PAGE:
Extending customer service across the enterprise
Organisations today understand that customer service is everyone’s job and cannot be solely left to agents in the contact centre. However, in a multichannel world consumer expectations are high – they want to receive consistent, personalised service no matter how they make contact and certainly don’t want to have to repeat themselves when they move between channels. Customers don’t care about departmental silos or that staff may be using different systems – they want their query dealt with quickly, consistently and professionally.
Delivering this holistic service across the enterprise requires three key things – knowledge, workflow and monitoring systems that ensure the loop is closed on a customer query and records are successfully updated.
1. Knowledge everywhere
Customers expect consistent answers from a company, whether they are on a website, in a shop, calling or emailing your contact centre. So extend your centralised knowledgebase of information and make it available to everyone that potentially has a customer facing role. For example, in a retail environment, shop staff could access the knowledge base through tills or mobile devices such as tablets, enabling them to give the same answers as colleagues on other channels. They also need the ability to view customer details, such as any outstanding queries to give them a complete picture of the customer’s history. Empowering staff through technology not only lets them deliver a better customer experience, but allows them to build a close relationship with the consumer, increasing loyalty and potentially uncovering upsell opportunities.
2. Access experts across the enterprise
Companies shouldn’t expect their customer service teams to have all the answers – some questions will just be too specialised for their knowledge. This is where companies can add value by accessing subject experts, such as product managers, who can provide more detail. For example, staying with retail, a customer query about the design of a dress might be too specific for a contact centre agent to answer. If you can provide an answer from someone within the design department not only will it solve the customer’s query, but also demonstrate how important they are to the business. However, most customer service systems don’t extend beyond the contact centre – what companies need to do is put in place workflow that automatically recognises queries that should be sent on, through linguistic technology, and then delivers them to the relevant person or department.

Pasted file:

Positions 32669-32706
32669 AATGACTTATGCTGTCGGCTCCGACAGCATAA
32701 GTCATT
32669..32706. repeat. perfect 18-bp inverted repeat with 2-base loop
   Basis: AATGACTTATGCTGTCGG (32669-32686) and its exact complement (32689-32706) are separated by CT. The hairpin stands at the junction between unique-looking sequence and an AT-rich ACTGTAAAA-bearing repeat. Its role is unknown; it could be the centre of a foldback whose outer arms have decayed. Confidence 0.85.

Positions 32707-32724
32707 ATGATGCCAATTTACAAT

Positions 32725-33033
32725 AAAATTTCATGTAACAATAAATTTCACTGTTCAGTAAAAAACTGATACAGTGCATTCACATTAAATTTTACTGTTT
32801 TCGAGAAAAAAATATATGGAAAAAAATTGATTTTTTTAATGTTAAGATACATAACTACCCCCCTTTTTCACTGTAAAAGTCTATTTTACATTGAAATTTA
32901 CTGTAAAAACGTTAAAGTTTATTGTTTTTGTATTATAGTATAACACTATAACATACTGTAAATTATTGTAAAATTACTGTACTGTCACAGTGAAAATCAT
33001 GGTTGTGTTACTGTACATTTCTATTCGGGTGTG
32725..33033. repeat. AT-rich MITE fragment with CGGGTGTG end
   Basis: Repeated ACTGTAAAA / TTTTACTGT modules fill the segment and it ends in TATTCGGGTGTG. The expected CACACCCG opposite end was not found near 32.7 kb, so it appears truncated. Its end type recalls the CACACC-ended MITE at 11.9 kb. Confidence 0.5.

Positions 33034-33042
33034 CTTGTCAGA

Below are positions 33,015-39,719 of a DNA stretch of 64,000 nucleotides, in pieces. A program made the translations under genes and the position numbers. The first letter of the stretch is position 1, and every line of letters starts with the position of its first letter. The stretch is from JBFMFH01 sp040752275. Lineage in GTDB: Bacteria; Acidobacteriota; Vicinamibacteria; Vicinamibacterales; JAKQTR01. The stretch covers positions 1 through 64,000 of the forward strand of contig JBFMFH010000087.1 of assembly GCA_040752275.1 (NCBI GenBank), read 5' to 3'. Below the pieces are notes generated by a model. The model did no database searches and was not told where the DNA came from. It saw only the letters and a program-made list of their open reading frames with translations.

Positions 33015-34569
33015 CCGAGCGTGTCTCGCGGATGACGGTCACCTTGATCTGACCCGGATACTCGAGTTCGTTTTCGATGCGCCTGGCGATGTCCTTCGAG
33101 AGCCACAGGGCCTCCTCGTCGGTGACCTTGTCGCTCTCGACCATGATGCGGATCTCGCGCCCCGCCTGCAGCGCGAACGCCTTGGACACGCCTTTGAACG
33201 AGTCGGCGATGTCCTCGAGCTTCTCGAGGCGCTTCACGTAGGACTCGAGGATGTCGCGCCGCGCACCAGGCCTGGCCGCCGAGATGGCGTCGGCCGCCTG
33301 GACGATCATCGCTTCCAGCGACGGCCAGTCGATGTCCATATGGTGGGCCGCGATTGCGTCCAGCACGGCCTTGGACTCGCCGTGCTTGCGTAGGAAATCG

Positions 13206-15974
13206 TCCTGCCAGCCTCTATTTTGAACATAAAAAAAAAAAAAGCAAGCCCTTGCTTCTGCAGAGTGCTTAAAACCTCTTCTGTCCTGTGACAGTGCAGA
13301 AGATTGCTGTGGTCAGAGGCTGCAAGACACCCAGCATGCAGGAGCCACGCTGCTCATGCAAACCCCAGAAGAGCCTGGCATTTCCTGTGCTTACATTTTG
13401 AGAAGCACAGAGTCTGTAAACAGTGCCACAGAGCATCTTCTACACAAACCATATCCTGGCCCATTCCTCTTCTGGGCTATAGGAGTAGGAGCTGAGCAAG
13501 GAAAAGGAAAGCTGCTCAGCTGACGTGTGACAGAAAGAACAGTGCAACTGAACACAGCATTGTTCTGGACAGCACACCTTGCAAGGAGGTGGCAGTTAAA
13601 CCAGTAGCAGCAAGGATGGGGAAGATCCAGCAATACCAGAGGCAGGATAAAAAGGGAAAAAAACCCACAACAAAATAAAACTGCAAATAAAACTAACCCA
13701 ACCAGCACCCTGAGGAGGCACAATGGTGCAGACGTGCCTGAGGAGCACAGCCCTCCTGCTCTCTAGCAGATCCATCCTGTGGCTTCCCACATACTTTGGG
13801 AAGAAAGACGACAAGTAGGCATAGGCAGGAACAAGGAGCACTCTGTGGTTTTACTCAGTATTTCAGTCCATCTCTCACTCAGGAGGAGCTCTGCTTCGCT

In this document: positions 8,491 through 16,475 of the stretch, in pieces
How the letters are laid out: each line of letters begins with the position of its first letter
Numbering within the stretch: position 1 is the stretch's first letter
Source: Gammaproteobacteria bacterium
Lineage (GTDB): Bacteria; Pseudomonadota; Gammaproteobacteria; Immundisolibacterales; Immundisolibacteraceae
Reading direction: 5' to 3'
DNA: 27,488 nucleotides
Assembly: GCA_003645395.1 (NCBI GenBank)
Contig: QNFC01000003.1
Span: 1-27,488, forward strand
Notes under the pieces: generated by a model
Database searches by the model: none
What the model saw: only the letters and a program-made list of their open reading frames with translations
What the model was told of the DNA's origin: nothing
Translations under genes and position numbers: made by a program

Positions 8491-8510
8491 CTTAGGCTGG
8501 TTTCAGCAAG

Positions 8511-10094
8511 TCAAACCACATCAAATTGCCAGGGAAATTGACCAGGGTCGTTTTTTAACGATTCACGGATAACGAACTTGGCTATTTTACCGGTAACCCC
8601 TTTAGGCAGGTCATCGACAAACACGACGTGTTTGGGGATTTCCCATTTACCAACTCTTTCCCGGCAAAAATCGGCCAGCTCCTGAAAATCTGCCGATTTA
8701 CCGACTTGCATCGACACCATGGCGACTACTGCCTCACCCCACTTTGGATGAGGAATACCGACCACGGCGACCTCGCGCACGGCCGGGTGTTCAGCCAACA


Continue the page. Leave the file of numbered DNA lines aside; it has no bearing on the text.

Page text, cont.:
3. Closing the loop with monitoring
Contact centre systems have sophisticated tracking and monitoring capabilities that allow managers to see how many open queries there are and take action in order to ensure responses are timely and accurate. If queries are forwarded beyond the contact centre, it is therefore vital that the same monitoring systems are in place across the organisation. Otherwise the risk is that incoming interactions just slip through the cracks between departments. Monitoring should also allow companies to close the loop, with any new responses (such as those by product managers) incorporated into the knowledge base, so that they can be used going forward. Customer records should also be updated automatically to ensure there is always a complete picture of all interactions, regardless of channel. By bringing together all customer interactions, it also makes it easier to analyse them for trends and feed into Big Data initiatives, with managers confident that they have a holistic view of consumer behaviour.
With customer service now part of everyone’s role, it is vital that companies put in place the systems and knowledge needed to empower them to deliver a consistent, joined-up experience – otherwise they risk disappointing customers and driving them to rivals.